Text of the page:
Disease Markers

Disease Markers / 2015 / Article

Research Article | Open Access

Volume 2015 |Article ID 640263 | https://doi.org/10.1155/2015/640263

Hang Yang, Wen-Qi Jiang, Ye Cao, Yong-An Sun, Jing Wei, Xin An, Ying-Chun Zhang, Ming Song, Shu-Sen Wang, Zhong-Yu Yuan, Rou-Jun Peng, Tan-Huan Chen, Li-Ren Li, Yan-Xia Shi, "Elevated ZNF703 Protein Expression Is an Independent Unfavorable Prognostic Factor for Survival of the Patients with Head and Neck Squamous Cell Carcinoma", Disease Markers, vol. 2015, Article ID 640263, 8 pages, 2015. https://doi.org/10.1155/2015/640263

Elevated ZNF703 Protein Expression Is an Independent Unfavorable Prognostic Factor for Survival of the Patients with Head and Neck Squamous Cell Carcinoma

Academic Editor: Silvia Persichilli
Received11 Feb 2015
Accepted15 Apr 2015
Published29 Apr 2015


Aim. Data from The Cancer Genome Atlas (TCGA) show that the ZNF703 gene amplifies and overexpresses in head and neck squamous cell carcinomas (HNSCC). However, the clinical relevance of this observation in HNSCC is unclear. The purpose of this study was to clarify the expression of ZNF703 protein and its prognostic effect on HNSCC. Methods. Two hundred ten HNSCC patients from Sun Yat-Sen University Cancer Center with complete survival follow-up were included in this study. Tumor samples from primary sites were collected. The expression of the ZNF703 protein was tested by immunohistochemistry (IHC). Results. The high expression of ZNF703 in HNSCC tumor tissues was significantly higher than that of the matched noncancerous tissues (48.6% versus 11.6%, ). ZNF703 overexpression was correlated with tumor position (laryngeal carcinoma) and recurrence (all ). Multivariate analysis revealed that ZNF703 protein overexpression was an independent prognostic factor (, hazard ratio = 1.635, 95% CI 1.073–2.493) in HNSCC patients. Conclusion. ZNF703 overexpression is associated with adverse prognosis in HNSCC, which might be a novel biomarker of HNSCC.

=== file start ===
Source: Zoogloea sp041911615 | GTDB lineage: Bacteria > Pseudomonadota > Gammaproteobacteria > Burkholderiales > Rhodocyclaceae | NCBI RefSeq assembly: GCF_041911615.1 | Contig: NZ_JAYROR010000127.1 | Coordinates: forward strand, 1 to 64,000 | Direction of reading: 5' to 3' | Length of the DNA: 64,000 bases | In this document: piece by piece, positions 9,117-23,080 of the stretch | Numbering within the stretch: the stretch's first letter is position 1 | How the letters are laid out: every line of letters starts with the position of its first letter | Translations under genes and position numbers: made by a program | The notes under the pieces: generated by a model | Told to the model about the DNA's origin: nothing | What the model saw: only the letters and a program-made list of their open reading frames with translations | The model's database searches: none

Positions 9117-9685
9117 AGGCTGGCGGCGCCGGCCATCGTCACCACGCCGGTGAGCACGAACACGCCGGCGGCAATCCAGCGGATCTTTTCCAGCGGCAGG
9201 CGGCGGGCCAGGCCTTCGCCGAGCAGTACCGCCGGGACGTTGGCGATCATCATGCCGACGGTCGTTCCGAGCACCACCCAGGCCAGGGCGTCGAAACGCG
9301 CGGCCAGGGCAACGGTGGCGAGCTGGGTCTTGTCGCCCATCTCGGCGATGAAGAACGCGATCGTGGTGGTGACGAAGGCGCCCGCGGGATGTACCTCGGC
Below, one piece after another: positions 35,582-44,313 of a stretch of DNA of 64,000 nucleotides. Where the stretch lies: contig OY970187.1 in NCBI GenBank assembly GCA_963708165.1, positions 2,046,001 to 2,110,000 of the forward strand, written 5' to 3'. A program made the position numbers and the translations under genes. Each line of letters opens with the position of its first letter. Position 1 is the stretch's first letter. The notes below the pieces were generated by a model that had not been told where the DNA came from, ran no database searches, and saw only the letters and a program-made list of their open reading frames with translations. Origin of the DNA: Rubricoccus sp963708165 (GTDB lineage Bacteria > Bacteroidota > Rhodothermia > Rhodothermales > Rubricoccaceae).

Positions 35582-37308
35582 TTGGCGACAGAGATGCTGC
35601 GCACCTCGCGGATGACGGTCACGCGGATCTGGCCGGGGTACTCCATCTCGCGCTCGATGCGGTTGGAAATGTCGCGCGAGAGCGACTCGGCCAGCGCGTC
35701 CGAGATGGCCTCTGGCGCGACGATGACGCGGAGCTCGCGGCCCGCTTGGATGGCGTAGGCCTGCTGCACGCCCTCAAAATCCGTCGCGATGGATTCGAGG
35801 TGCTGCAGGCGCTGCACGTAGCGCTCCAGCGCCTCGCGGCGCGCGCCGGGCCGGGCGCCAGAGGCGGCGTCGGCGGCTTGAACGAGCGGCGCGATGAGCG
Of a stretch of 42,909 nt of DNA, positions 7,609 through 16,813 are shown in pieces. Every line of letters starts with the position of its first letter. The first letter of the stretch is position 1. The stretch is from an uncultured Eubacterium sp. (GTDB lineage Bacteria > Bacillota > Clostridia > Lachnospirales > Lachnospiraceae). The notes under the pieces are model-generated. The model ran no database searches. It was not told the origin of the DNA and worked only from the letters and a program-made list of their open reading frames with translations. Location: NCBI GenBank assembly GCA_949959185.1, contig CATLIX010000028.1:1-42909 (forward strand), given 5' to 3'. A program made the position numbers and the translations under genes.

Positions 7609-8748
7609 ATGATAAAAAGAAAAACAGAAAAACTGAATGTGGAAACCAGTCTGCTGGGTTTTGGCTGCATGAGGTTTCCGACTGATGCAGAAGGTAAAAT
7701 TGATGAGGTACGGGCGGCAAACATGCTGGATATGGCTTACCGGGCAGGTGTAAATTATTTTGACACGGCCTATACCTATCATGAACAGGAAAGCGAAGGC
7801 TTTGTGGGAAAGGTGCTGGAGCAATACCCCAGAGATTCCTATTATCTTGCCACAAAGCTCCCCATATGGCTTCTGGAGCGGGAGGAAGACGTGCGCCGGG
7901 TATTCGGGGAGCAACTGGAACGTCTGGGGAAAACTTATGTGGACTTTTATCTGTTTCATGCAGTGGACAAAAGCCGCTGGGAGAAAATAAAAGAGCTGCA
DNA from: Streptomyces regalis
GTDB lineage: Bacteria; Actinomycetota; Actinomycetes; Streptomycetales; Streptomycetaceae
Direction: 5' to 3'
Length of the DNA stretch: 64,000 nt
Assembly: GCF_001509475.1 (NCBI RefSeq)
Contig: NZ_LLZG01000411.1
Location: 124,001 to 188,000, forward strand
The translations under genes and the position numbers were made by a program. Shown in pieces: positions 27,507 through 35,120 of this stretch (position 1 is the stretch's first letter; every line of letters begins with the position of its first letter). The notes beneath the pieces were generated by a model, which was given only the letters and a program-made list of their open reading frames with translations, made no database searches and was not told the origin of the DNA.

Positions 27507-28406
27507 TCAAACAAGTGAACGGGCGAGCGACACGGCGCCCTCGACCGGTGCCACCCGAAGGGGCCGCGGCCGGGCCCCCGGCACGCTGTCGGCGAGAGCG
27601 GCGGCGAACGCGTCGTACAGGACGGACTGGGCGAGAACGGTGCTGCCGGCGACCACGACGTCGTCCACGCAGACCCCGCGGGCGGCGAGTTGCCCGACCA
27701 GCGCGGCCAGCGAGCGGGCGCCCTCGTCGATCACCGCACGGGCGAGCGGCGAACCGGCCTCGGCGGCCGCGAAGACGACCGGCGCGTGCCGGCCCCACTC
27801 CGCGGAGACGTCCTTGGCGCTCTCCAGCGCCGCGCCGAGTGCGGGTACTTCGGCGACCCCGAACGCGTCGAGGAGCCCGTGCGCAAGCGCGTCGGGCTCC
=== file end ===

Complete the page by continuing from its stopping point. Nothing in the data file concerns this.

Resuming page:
1. Introduction

Head and Neck Squamous Cell Carcinoma (HNSCC) is the sixth most common malignancy in the world, with approximately 600,000 newly diagnosed cases per year [1, 2]. HNSCC is a group of fairly heterogeneous tumors that can occur from the base of the cranium to the clavicles. On the basis of anatomic sites, HNSCC can be divided into various types; the paranasal sinuses, nasal cavities, nasopharynx, orbits, oral cavity, oropharynx, hypopharynx, and larynx make up 90% of HNSCC and the 5-year survival rate of all HNSCC is approximately 50% [3]. Patients diagnosed at an early stage can have a superior quality of life and life expectancy with surgery alone [3]. The majority of patients are diagnosed at an advanced stage, whose prognosis is extremely poor [4]. For patients in stage IV, the long-term survival of HNSCC patients is only approximately 15 months [5]; the high recurrence rate highlights the need for a cure. Despite advances in diagnosis and treatment, the survival rates for many types of HNSCC have improved little over the past forty years [2, 3]. Therefore, a deeper understanding of HNSCC pathogenesis is needed to promote the development of improved therapeutic approaches.

In recent years, the development of high-throughput sequencing technology provides the best opportunity for exploring fundamental tumorigenic mechanisms. According to The Cancer Genome Atlas (TCGA) database, which included 4000 cases and more than 20 tumor types, ZNF703 is one of the most frequently altered genes in the pan-cancer group. In HNSCC, the incidence of an increased ZNF703 copy number was 28%, and the high-level of gene amplification accounted for 7.0% [http://www.cbioportal.org/public-portal/].